August 24, 2012 at 1:51 pm

Guest Opinion: What the New Spotify Numbers Really Mean

Attorney and entrepreneur Mikael Pawlo wrote this guest post for

“If music needed saving I’d die for it.”

That’s what Spotify director of product Michelle Kadir used to put in her Twitter bio.

Indeed, the music industry has been suffering ever since Shawn Fanning and his friend Sean Parker launched Napster back in 1999. Or did the problems start earlier? Perhaps with the tape recorder? Is streaming here to save it?

Back in 2000, the late, legendary Gnutella developer and car enthusiast Gene Kan wrote at CNET in a guest post much like this one:

“Music’s mechanization packs 500 audio CDs onto a hard disk smaller than my mobile phone, all downloaded from the Internet. The question is whether traditional recording companies will choose to be a constructive part of that experience. Technology’s march is random and unstoppable. Business employs Technology but cannot enslave it. The new economy is about shifting gears to embrace and exploit technologies as consumers adopt an Internet lifestyle. Anyone stuck in first will be left in the digital tire smoke.”

This week, Computer Sweden broke the news about Spotify’s annual report for fiscal year 2011. It showed massive losses, and a dependency on paying subscribers, according to Computer Sweden’s interpretation. Spotify streams music for free with ads, or for a premium fee without ads, which is known as the “freemium” model. The company launched in the USA last summer, and is now aiming for Canada, but it originally launched in Sweden late 2008, where it is now the dominant distribution system for digital music — that is to say all music. Founded by Daniel Ek and Martin Lorentzon, Spotify introduced a new way of streaming music through peer-to-peer technology, making a vast amount of songs available at your fingertips.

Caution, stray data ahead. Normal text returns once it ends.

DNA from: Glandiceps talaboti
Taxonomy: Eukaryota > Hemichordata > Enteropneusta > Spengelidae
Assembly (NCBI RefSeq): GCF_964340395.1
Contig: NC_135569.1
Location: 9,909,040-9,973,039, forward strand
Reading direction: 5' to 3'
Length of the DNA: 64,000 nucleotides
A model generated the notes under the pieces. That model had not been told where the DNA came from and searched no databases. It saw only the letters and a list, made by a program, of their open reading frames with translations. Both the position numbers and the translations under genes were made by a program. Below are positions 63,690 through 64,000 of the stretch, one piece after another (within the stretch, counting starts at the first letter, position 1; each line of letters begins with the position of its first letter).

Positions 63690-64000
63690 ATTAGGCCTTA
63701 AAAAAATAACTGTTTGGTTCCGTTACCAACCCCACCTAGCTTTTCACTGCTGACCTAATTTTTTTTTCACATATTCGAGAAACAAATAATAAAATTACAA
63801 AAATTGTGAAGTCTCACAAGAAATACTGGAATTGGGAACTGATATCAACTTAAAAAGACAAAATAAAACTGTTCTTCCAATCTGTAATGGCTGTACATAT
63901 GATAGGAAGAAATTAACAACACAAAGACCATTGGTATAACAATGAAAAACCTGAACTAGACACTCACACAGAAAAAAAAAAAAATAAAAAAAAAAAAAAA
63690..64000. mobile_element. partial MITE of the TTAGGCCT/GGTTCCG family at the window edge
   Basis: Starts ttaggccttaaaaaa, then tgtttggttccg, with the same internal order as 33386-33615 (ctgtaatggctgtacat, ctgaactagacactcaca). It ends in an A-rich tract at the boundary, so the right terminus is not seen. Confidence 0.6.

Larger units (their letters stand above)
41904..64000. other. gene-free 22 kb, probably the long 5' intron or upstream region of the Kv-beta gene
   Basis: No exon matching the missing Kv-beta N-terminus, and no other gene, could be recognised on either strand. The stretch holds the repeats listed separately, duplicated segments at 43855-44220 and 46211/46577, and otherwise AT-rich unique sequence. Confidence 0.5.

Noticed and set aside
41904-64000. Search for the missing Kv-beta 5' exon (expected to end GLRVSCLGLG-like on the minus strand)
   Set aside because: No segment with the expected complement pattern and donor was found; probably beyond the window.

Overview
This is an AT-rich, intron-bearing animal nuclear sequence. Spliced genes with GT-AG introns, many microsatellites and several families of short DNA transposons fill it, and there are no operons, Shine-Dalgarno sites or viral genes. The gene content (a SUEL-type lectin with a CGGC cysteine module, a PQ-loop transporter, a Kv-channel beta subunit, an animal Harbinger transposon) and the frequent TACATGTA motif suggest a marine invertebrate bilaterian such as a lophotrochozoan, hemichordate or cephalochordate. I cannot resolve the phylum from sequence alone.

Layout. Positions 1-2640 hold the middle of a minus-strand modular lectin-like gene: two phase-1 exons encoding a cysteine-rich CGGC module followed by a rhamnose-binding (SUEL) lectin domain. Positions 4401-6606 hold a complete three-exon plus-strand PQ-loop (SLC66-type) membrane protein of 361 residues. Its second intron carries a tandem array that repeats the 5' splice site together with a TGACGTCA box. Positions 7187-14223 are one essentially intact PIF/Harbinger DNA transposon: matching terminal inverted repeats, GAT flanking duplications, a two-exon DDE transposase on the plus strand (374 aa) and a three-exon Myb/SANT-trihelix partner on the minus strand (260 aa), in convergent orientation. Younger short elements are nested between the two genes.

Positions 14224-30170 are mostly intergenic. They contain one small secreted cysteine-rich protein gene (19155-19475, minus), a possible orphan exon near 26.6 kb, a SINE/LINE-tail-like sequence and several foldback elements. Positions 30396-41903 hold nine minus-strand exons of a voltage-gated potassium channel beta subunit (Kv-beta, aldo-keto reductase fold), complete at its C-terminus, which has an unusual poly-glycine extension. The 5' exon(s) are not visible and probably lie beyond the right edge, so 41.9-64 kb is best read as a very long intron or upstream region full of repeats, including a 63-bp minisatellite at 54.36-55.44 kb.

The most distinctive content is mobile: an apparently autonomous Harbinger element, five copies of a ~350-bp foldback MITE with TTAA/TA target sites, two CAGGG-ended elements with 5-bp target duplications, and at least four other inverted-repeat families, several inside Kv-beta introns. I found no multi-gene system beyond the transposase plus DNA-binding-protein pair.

Back to the annual report: The figures unearthed by Computer Sweden are, as of today, splashed all over the Internet. In short, Spotify had a revenue of 187.8 MEUR (about $235 million)  in 2011; 32.8 million registered users; and 2.6 million paying subscribers (a number that has now exceeded four million). But these figures are not interesting per se. The interesting question is: Does it work?

The answer: It actually might.

There are a lot of challenges with a business model like Spotify’s. Users churn, labels might withdraw, license fees could go up, the margins are tight, mobile carriers and ISPs could charge for access, artists might think they get too little in compensation, technology offers its own hurdles, competition is fierce, and so forth. The big question, as with all disruptive business model is, however, do the users like the service? The figures in the annual report suggest that they do.

According to what a Spotify executive [whom Pawlo prefers not to name because this was an informal conversation, but whose identity is known to] told me today in an informal interview, some 26 percent of active users convert into premium users [ed. note: indeed, 4/15 = 26.6 percent]. That is a staggering figure.

Computer Sweden’s calculation, based on the annual report, showed that only 8 percent of all registered users — including “churned” users, meaning people who registered but didn’t keep using it — converted into paying subscribers. Even that figure is unheard of in most freemium cases. In the music industry, all of a sudden, most of the income is coming from downloads and streaming. In Europe, Spotify plays a big part of that. In the USA, still services like Pandora and iTunes have a stronghold. Even so, digital music is happening, in a fashion hard to foresee back in 2000 when Gene Kan issued his warning.

Even though Spotify is still expanding at high cost, and will most probably need even more money, its model might work after all, despite the worrying of late about the 8 percent figure, which comes from registered and not active users. It is all a question of volume and perseverance. Artists will get paid, as will labels, and even Spotify might be able to keep a small piece of the pie, even though it’s mostly crumbles left.

Ultimately, Daniel Ek’s company might actually ending up saving the music industry by shifting gears, as Kan put it — and without Michelle Kadir needing to take any unnecessary risks.

This is a guest post by Mikael Pawlo (@mpawlo), whose last guest post for this editor was published eleven years ago this week. Pawlo is an Internet entrepreneur with interests in i-gaming (Mr Green), app gaming (Baudelaire’s Horse), cognitive behavioral psychology online (Wemind), dating (Happy Pancake), peer-to-peer video streaming (Peerialism) and load testing (Load Impact). He has steered clear of the music industry in his professional life, though. Too complicated. He used to debate copyright, but discovered life was too short.